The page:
The Minnesota Timberwolves are tied for the worst record in the league at 5-15. Without Karl-Anthony Towns, who has missed an extended period of time due to a litany of issues, the team just hasn’t been unable to string together any sort of success.
So, while there haven’t been many bright spots, Malik Beasley sure has been one of them. There were questions as to whether his new deal was an overpay by Minnesota but, to this point, Beasley has been worth every penny of the four-year, $60 million contract he signed last November. While some off-the-court issues might raise some concern, the Timberwolves couldn’t be happier with his play.
In the absence of Towns, Beasly has easily been the Timberwolves’ best and most consistent player this season. With a career-high in usage rate of 24.6%, Beasley has stepped into the spotlight, particularly with his scoring, as the 24-year-old has had a career year thus far; his 19.7 points, 4.9 rebounds and 2.3 assists have played an integral role in what little success the team has seen this season.
Head coach Ryan Saunders has also done a great job of putting Beasley in the position to succeed. He’s been creative with his offensive set, taking advantage of Beasley’s quick release to not only put pressure on the opposition but to further open up the floor for both Beasley and his teammates.
Beasley has also done plenty of damage in transition, as the Timberwolves play at the fifth-fastest pace in the NBA; his 1.22 points per possession in transition is tied for 13th among players that have averaged at least three possessions per game this season, per NBA.com. With that in mind, Beasley would seem an obvious offensive fit alongside Towns, once he can return, anyway, De’Angelo Russell and top-pick Anthony Edwards.
Here’s an example where Towns draws in the help and is able to kick it out to a wide-open Beasley, who is shooting 41.9% from either corner.
Beasley’s range can extend quite a bit beyond the three-point line as well; he’s confident and comfortable shooting anywhere on the court, even from the logo.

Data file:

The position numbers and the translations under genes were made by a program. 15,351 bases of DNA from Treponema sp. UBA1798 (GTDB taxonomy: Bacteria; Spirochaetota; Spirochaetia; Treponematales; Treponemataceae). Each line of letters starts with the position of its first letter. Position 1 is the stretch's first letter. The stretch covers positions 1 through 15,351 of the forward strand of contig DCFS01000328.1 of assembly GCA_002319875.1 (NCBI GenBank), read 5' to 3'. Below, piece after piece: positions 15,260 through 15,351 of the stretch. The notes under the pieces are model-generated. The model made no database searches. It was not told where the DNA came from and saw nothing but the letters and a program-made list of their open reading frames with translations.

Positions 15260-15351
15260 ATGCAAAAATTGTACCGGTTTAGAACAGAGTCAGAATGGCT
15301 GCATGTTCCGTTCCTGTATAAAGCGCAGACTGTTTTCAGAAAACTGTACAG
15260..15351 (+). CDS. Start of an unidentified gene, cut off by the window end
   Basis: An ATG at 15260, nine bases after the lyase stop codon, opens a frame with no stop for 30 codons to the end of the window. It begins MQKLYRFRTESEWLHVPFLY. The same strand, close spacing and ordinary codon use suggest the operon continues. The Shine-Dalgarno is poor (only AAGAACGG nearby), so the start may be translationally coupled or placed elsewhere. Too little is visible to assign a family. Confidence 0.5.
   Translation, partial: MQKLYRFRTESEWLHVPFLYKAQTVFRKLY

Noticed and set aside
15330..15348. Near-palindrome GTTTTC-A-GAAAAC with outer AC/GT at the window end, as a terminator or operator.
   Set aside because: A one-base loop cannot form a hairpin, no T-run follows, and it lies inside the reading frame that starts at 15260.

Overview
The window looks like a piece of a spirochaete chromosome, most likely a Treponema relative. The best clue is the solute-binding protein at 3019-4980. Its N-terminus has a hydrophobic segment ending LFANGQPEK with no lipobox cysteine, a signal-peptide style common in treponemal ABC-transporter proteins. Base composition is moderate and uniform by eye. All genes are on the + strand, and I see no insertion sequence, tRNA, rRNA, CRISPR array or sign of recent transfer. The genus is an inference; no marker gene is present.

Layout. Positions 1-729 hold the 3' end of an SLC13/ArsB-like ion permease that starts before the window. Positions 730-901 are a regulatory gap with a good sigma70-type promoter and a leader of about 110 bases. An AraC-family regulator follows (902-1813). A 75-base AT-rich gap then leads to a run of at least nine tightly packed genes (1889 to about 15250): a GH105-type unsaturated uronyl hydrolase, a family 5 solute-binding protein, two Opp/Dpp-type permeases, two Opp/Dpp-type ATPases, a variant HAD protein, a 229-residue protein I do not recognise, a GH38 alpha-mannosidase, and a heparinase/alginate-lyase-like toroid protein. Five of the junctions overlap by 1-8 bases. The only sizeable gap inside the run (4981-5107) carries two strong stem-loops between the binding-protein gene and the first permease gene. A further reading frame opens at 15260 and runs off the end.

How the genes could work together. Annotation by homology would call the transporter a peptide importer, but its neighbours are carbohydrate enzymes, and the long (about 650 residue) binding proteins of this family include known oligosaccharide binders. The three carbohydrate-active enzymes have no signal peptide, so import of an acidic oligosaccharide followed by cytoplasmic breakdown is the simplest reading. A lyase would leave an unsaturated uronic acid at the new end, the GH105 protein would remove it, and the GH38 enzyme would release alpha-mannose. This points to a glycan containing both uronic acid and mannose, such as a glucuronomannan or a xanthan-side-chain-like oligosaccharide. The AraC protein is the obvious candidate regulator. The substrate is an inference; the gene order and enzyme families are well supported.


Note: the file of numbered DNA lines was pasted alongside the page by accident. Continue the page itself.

Beasley’s pull-up game is also evident in both transition and the halfcourt and should help keep the opposition honest when defending Towns, Russell and Edwards.
Beasley can make an impact on offense with or without the ball and, as the Timberwolves look to turn it around, the depth and potency he can provide on that end behind Towns, Russell and Edwards should prove vital. That said, he could stand to improve as a playmaker; his shot can draw a lot of attention from the defense and, if he can leverage that into open looks for his teammates, it would add another dimension to the team’s offense and would allow Saunders to further incorporate Beasley into the gameplan when the team is back to 100% health again.
The major questions with Beasley and his potential fit with that trio, however, come on the other side of the ball, where he and the team lack any sort of discernible identity. Individually, Beasley’s defense has left a lot to be desired; he has the tools to be a quality, NBA-level defender — and he has flashed the ability to be so in the past — but Beasley just hasn’t been able to put it together on that end. Even being an average defender, would put Beasley in the conversation as one of the better two-way wings in the NBA and would go a long way in establishing some sort of presence for Minnesota on the defensive end.
Beasley’s hefty new contract would signal that the Timberwolves see him as a long-term piece, so it’ll be interesting to see how they utilize him going forward and when they are back to full strength.
Whatever they do with him, it’s clear that Beasley can be a high-quality starter in the NBA. And, if he can improve as a playmaker and on defense, he might just be good enough to be an All-Star. But, until then, Minnesota should be more than happy with what they’ve seen from him so far.
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